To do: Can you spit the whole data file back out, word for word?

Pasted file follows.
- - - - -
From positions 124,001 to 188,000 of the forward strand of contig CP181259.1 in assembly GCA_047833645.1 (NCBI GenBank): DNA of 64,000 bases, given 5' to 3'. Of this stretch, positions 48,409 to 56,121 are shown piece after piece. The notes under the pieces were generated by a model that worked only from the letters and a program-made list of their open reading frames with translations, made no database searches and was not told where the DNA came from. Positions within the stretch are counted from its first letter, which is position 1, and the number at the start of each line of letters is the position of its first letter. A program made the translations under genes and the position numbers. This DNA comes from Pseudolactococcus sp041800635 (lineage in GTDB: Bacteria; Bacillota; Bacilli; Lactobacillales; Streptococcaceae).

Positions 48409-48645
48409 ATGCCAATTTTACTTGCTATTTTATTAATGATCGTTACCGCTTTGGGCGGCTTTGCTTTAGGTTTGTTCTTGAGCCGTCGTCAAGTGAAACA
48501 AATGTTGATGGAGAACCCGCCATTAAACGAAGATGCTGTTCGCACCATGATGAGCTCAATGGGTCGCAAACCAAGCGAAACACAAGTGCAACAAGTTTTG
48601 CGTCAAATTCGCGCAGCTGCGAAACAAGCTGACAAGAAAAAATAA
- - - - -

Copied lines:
From positions 124,001 to 188,000 of the forward strand of contig CP181259.1 in assembly GCA_047833645.1 (NCBI GenBank): DNA of 64,000 bases, given 5' to 3'. Of this stretch, positions 48,409 to 56,121 are shown piece after piece. The notes under the pieces were generated by a model that worked only from the letters and a program-made list of their open reading frames with translations, made no database searches and was not told where the DNA came from. Positions within the stretch are counted from its first letter, which is position 1, and the number at the start of each line of letters is the position of its first letter. A program made the translations under genes and the position numbers. This DNA comes from Pseudolactococcus sp041800635 (lineage in GTDB: Bacteria; Bacillota; Bacilli; Lactobacillales; Streptococcaceae).

Positions 48409-48645
48409 ATGCCAATTTTACTTGCTATTTTATTAATGATCGTTACCGCTTTGGGCGGCTTTGCTTTAGGTTTGTTCTTGAGCCGTCGTCAAGTGAAACA
48501 AATGTTGATGGAGAACCCGCCATTAAACGAAGATGCTGTTCGCACCATGATGAGCTCAATGGGTCGCAAACCAAGCGAAACACAAGTGCAACAAGTTTTG
48601 CGTCAAATTCGCGCAGCTGCGAAACAAGCTGACAAGAAAAAATAA